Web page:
Professor of Sociology Mikaila Arthur and Assistant Professor of Educational Studies/History Tommy Ender
"It is best not to try to understand ethnicity in visible terms. Ethnicity is really this cultural thing: the foods we eat, the holidays we celebrate, our traditions, what we do with our families and how we absorb that at birth," explains Rhode Island College Professor of Sociology Mikaila Arthur. "Race is what sociologists would call an ascribed status, which means it's really determined by other people's perception of you."
Assistant Professor Tommy Ender of the RIC Educational Studies and History Departments, adds, "In the United States, historically, there's been a misunderstanding of what race is and what ethnicity is. Race has been significant from the development of this country's history, going back to when the European conquerors colonized North America."
"Ethnicity is an identity that we associate ourselves with. We choose to identify with an ethnic group or with more than one ethnic group. That really tends to be a personal decision about how somebody chooses to identify and how they see themselves," says Arthur. "Race is not a real biological phenomenon at all. We treat skin color as a characteristic of race even though we cannot read skin color in the genes. You cannot do a genetic test and tell what color someone is. You can definitely do eye color, but skin color is very complex. There are many different genes involved. Race is something we as a people have created and used to stratify."
Ender, who is of Colombian, Italian, Spanish and German descent but identifies as Latino, believes that there are many factors involved in someone's ethnic identity, such as "cultural practices like baseball or soccer. For example, people from the Caribbean like baseball, and I like it because I grew up with Dominicans, Puerto Ricans, and Cubans. When I got to college I played soccer with Colombians, Ecuadorians, and Argentinians. I rely on those cultural things." He adds, "The language, music, films, books in Spanish, those little common threads built a unique overall identity for Latinos living in a place like the United States."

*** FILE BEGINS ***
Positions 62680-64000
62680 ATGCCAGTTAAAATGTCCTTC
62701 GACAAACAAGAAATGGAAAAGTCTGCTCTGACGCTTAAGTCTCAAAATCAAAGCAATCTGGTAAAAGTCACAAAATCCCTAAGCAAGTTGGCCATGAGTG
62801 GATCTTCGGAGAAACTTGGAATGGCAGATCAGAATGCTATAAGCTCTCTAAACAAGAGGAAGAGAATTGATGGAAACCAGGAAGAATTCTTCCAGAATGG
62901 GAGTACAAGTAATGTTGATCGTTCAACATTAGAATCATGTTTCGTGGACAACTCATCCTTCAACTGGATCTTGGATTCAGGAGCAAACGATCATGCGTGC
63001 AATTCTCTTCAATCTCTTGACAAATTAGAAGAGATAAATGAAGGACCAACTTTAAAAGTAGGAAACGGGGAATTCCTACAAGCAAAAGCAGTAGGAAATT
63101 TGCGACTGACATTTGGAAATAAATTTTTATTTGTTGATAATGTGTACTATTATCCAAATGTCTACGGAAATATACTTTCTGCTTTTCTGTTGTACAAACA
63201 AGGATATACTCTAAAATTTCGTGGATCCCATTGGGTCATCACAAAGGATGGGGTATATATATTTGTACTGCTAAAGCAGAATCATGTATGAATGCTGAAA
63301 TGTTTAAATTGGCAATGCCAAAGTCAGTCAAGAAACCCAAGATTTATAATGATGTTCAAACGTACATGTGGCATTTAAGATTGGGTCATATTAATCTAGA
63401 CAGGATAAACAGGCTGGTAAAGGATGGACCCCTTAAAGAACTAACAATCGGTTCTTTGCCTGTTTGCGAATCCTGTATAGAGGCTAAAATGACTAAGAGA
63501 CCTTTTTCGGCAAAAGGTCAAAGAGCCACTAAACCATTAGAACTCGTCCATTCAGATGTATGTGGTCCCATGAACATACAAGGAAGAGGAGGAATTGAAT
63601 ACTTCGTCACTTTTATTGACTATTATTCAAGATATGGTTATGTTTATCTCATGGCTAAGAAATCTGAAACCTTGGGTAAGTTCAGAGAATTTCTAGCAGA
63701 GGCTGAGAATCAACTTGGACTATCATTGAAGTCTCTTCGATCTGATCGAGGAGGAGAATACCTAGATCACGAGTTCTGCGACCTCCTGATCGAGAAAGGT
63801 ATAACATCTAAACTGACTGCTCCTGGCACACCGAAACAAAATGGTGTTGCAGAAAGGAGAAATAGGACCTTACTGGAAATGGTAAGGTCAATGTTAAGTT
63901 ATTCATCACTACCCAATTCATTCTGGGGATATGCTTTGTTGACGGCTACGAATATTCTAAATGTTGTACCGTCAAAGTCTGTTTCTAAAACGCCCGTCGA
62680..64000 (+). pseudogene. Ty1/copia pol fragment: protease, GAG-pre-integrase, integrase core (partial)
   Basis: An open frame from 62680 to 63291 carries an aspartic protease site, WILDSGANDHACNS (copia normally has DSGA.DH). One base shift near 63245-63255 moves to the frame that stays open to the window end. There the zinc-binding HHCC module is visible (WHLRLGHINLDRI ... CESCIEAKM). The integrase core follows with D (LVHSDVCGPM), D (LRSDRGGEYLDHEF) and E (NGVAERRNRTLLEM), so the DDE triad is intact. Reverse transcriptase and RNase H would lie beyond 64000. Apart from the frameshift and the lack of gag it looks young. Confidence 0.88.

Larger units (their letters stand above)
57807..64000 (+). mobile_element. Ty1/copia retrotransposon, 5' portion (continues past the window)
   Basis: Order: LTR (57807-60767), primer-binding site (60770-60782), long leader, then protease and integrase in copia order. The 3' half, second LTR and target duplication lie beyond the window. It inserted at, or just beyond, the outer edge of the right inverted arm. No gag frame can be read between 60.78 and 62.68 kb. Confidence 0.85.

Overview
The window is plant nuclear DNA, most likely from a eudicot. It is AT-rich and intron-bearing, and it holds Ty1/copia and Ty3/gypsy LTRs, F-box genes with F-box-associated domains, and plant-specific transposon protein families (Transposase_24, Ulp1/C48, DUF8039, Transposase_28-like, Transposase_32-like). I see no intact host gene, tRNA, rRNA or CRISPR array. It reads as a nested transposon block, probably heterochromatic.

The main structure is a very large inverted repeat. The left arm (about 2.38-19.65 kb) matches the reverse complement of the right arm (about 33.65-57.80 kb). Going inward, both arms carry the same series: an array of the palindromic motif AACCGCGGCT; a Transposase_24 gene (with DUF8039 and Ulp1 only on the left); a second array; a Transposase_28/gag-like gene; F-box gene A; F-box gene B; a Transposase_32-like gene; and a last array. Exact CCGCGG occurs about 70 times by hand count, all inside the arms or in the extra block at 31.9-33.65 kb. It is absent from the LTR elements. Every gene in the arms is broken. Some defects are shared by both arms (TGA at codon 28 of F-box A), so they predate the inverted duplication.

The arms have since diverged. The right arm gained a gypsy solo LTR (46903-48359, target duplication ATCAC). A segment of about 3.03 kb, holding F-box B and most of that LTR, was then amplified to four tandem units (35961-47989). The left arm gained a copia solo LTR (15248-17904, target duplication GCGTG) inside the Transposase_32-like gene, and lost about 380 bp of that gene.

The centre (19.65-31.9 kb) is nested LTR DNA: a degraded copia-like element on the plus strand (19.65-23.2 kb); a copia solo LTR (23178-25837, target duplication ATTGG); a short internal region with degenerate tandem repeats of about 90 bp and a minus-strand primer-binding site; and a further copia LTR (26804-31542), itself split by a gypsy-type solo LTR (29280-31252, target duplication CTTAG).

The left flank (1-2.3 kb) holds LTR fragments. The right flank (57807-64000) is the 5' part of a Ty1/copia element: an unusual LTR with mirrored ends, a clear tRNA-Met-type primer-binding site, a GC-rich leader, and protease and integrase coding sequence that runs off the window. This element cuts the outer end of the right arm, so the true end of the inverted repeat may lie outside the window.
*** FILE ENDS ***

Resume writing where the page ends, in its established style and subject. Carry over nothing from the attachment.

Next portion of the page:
When talking about race and ethnicity, there are certain characteristics that can help people understand the subtle differences between the real genetic and cultural traits and the artificial external signifiers that often get lumped together in this country. For example, Arthur says, "One of my favorite things that is most genetically different between people is, whether your earlobe is separated or attached. You can actually tell that this is distributed geographically, differently across the world, but we don't treat that as a characteristic of race."
Arthur notes that American notions of race are different than notions of race in a lot of Latin-American communities, which also happens in the Anglophone Caribbean, where skin color is complicated and there are a lot more categories of how people understand themselves.
"The term that I think is important here is 'panethnicity', the idea of taking a lot of ethnic groups and bringing them together under a bigger umbrella. There is a lot of research about this among Asian-Americans," she continues. "Over the generations, this idea of Asian-American was created as a political identity for people who shared a common experience of racialization in the way that they were treated by others in the United States, to unite that political consciousness so that they could fight for equality, opportunity, and better treatment."
Ender illustrates a similar sense of panethnicity when it comes to the ways people of Latino and Hispanic heritage are grouped together in this country. He explains that there are 18 countries beyond Mexico with Spanish as their main language, and each one has different ethnicities and cultural practices. "You often have to explain that because you are Latino does not mean you are Mexican," he says. "There are differences between being Colombian, Mexican, Ecuadorian, Guatemalan – and there is also Brazil, which has around 28 ethnicity identities."
For Ender, whose mom is Muisca (an indigenous community in Colombia), knowing one's ancestry is important to people's ethnicity. "My mother established this hierarchy among different Latin-American countries based on the language," he notes. "Mexican Spanish is different than Colombian Spanish which is drastically different than Argentinian."
"Latin-America is a very mixed society. People from all over the world have lived together for hundreds of years at this point," Arthur concludes. "Of course, that is true in the United States as well. But here, people have often treated racial categories as fixed hierarchies rather than focusing on understanding our history and the complexity of our society."